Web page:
Contrary to the Union's assertions, I find nothing inherently unreasonable or inherently arbitrary, capricious or discriminatory in the fact that the parties have chosen to limit the Employer's responsibility for fully paid health insurance benefits under Section F, given the extensive added benefit represented by TTD pay. In addition, I can find no relevant substantive conflict between Section F and Section B. Vacations in this case, which would require a different conclusion than is reached here. I note that there is no record evidence to show that Pachi attempted to select vacation since his injury and that he was denied his selection.
In all of the relevant circumstances and based upon the relevant evidence and argument, (5) I issue the following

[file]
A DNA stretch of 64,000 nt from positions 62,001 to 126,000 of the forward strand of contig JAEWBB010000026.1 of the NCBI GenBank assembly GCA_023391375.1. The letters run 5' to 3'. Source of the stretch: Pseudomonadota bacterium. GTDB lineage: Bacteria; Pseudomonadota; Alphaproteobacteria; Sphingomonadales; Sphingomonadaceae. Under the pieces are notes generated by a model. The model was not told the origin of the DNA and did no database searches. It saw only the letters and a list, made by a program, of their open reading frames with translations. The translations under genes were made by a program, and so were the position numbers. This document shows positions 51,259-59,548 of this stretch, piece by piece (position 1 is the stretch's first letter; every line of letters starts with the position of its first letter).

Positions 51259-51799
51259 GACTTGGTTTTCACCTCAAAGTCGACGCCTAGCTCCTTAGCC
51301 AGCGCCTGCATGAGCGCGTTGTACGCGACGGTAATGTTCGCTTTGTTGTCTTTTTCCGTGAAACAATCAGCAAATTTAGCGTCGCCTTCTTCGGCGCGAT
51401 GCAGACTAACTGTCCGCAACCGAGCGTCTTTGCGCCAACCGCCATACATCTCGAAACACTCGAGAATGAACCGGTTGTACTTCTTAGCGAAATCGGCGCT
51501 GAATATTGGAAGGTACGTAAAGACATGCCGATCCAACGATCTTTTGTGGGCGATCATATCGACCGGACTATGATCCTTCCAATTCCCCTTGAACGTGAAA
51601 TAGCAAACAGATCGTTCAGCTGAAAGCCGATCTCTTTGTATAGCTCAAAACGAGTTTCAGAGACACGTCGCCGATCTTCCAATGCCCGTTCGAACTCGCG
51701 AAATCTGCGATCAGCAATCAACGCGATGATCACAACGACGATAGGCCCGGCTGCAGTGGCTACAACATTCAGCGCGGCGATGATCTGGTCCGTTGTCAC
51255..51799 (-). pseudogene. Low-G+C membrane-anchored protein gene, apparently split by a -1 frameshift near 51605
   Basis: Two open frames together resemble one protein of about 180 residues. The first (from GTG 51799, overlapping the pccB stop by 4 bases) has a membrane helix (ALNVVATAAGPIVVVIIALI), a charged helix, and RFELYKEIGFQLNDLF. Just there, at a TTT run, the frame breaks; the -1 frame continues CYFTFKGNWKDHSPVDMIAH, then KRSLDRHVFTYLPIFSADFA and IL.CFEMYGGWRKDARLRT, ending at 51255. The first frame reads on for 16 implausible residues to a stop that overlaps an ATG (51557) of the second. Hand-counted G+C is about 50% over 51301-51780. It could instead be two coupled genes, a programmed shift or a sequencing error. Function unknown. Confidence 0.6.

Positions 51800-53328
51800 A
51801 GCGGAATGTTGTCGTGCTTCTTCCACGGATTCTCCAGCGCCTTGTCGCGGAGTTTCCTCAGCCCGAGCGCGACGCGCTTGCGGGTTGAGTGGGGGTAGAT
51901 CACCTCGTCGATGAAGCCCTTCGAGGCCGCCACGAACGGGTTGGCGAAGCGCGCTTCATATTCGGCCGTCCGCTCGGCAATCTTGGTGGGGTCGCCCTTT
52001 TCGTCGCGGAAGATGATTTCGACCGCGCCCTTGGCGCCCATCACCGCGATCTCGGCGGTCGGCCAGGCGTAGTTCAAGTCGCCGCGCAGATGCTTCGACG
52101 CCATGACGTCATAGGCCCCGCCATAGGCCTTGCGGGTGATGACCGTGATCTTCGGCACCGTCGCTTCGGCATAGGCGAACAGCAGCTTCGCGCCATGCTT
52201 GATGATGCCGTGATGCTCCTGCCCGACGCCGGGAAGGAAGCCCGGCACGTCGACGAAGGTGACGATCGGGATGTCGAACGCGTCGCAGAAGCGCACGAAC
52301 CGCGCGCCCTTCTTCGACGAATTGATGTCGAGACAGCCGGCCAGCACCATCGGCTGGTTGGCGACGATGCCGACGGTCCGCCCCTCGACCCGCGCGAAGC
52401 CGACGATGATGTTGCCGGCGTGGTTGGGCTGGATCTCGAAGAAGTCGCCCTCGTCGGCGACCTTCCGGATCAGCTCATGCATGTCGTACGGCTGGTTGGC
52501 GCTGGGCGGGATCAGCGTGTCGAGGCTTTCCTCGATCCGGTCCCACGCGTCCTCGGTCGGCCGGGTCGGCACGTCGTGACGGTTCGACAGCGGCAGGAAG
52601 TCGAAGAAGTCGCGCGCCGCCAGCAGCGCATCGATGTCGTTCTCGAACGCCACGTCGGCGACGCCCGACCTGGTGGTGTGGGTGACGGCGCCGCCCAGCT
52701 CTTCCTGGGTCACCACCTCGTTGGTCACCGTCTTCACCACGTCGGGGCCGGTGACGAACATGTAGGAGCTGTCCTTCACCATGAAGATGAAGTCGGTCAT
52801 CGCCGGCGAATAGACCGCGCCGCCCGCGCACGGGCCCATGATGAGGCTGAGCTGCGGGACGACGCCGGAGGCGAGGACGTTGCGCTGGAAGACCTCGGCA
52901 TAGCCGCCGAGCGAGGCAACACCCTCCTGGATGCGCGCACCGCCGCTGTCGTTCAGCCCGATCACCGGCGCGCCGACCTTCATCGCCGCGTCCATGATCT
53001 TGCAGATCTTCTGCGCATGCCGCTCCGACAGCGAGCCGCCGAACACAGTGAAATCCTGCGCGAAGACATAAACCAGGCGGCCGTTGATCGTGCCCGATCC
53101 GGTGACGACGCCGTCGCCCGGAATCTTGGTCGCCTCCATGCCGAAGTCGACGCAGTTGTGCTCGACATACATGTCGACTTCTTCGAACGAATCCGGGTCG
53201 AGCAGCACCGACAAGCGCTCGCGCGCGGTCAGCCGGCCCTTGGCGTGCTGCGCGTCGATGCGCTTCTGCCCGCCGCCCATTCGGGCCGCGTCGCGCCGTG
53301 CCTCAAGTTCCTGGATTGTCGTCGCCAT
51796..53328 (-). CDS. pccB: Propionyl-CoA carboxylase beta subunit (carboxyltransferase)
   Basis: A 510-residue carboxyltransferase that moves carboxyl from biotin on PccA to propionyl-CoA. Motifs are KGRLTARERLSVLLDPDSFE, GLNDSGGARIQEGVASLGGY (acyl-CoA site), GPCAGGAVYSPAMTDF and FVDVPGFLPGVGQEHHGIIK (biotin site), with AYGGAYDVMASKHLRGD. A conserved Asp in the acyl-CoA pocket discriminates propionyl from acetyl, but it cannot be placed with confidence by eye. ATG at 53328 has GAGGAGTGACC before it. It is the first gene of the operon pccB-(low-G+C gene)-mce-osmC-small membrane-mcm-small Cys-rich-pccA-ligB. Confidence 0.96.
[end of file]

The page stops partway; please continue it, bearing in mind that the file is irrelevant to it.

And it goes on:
The contract and the District's September 19, 1983 "Unpaid Leave of Absence" policy permit the District to require Local 366 members to exhaust accrued sick leave and vacation days after "duty-incurred disability pay" benefits under the contract are exhausted.
The grievance is therefore denied and dismissed in its entirety.
Dated at Madison, Wisconsin this 20th day of November, 1992.
Sharon A. Gallagher, Arbitrator
4/ The language did not take into account for or deduct from the total work days on TTD any light duty work done by disabled employes, as the current Section D does. This would likely make the number of actual days on TTD greater under the current language than under the 1981-83 language.
5/ Were the grievant and others allowed to keep sick leave and/or vacation time in reserve, this could arguably render meaningless the language of Section D. which cuts off duty incurred disability leave at 210 working days (not including light duty work time) and it might defeat or hinder the clear intent of Section F. which is to limit Employer liability for paid health insurance benefits.